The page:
The awards of the HS2 contracts to the four groups results in significant wins for French JV partners at the cost of the Spanish based JVs which have had significant success in previous UK tunnelling projects. Spanish based JVs failed to secure a single package on the HS2 projects (Table 1) where they were part of JVs that completed the largest of the underground civil works for the Crossrail project in London (Table 2). Spanish contractors have been successful on other major tunnelling projects in London including the Thames Tideway project (Table 3) and the Northern Line Extension (Table 4) and the Bank Station upgrade (Table 5) for the London Underground.

A review of the successful JVs also favours groups with large UK involvement. These include UK construction companies Carillion and Sir Robert McAlpine, which have be missing from recent major tunnelling projects. Re-entering the tunnelling business will require these companies to re-establish tunnelling expertise and teams. Tarmac, which became Carillion (along with Wimpey Construction, Cubitts and Mitchell Construction), and Sir Robert McAlpine last saw major tunnel construction work on the UK side of the Channel Tunnel in the late 1980s-early 1990s. They have been involved in civil building projects (hospitals, highrise buildings, stadia and concert halls) and house building in the meantime.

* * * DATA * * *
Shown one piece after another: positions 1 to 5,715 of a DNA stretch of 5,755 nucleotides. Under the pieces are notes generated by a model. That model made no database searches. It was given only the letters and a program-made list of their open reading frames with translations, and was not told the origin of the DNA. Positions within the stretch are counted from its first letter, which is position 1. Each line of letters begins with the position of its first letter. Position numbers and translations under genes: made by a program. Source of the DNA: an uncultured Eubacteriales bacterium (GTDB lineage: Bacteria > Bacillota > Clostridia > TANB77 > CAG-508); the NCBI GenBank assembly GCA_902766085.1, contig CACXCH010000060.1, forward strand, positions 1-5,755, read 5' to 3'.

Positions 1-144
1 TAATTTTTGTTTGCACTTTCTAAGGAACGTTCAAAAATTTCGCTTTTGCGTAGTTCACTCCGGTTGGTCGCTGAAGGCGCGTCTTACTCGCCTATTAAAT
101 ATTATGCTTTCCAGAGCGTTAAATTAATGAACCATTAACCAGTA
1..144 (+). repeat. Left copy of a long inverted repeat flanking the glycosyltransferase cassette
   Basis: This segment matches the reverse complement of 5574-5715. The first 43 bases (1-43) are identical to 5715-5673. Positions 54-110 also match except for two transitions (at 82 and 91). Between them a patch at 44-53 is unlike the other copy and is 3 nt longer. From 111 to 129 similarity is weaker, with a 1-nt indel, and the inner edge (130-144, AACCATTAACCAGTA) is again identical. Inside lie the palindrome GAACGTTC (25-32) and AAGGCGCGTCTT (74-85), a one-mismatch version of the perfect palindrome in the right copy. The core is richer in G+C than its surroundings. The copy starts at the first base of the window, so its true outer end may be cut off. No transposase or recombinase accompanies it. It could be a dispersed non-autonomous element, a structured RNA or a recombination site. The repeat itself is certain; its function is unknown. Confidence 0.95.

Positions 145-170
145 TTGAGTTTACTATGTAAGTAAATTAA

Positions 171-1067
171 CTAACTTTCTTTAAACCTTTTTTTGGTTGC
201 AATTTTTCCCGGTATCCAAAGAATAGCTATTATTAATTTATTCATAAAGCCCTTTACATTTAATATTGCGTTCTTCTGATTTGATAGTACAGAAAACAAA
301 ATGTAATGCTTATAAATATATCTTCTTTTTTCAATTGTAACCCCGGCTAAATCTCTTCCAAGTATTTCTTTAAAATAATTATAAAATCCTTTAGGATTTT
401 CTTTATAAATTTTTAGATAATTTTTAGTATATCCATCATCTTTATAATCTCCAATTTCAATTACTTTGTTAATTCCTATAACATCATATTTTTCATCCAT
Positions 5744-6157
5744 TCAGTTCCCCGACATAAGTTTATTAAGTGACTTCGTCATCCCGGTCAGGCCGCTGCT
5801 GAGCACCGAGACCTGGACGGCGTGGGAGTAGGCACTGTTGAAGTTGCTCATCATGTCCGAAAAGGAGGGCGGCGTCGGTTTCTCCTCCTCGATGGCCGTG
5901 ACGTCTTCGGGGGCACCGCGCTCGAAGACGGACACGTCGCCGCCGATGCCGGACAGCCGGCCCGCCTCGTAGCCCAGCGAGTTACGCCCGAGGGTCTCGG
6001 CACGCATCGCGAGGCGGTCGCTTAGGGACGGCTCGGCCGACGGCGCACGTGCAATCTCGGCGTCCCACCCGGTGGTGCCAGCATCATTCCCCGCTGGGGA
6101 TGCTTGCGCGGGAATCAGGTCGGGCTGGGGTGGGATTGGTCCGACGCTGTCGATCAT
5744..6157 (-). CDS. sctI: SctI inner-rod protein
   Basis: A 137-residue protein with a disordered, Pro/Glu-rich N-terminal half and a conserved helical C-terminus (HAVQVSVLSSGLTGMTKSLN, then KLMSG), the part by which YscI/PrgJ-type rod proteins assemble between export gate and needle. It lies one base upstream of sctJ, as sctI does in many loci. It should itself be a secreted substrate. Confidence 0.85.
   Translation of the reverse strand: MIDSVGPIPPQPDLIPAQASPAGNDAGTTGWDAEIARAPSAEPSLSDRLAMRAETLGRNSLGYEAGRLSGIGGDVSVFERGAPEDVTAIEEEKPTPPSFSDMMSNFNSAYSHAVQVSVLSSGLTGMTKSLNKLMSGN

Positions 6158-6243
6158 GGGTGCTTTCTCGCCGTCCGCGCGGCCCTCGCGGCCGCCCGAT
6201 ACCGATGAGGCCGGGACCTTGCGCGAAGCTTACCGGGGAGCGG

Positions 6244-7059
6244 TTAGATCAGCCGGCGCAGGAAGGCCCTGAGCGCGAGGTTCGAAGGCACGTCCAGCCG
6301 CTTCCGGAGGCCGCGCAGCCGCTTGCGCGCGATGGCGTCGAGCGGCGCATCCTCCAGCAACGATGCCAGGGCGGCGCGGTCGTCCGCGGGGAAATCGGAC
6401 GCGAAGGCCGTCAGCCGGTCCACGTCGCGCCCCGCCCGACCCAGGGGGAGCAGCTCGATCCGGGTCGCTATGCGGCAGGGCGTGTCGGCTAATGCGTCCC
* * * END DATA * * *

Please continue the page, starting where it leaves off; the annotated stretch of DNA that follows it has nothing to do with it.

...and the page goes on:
News just days before announcement of the HS2 contract awards, that Carillion is in financial difficultly, reporting a borrowing debt for the first half of 2017 of £695m, a dramatic fall in its FTSE share price and the resignation of its Chairman, did not deter follow through with award of the HS2 contracts. It maybe that the decision to award the contracts was decided and confirmed with HS2 before news of the Carillion financial difficulties and profit warning came to the attention of the London Stock Exchange and financial newspapers. Should the financial status of Carillion worsen during the HS2 contracts its French and UK JV partners Eiffage Genie Civil SA and Kier Infrastructure will have to step in an carry on.

In looking at the JVs, it is not know the percentage share of responsibility for each of the partners. It could be assumed that all are equal share partners in the different JVs but often the JV leader, with a majority share over other partners, is listed first, putting Carillion in the leading position. Another first named UK company in a JV is Balfour Beatty with different companies of the Vinci group of France. Balfour Beatty too has had financial difficulties and in 2014 had to sell its Parsons Brinckerhoff acquisition to raise much needed capital.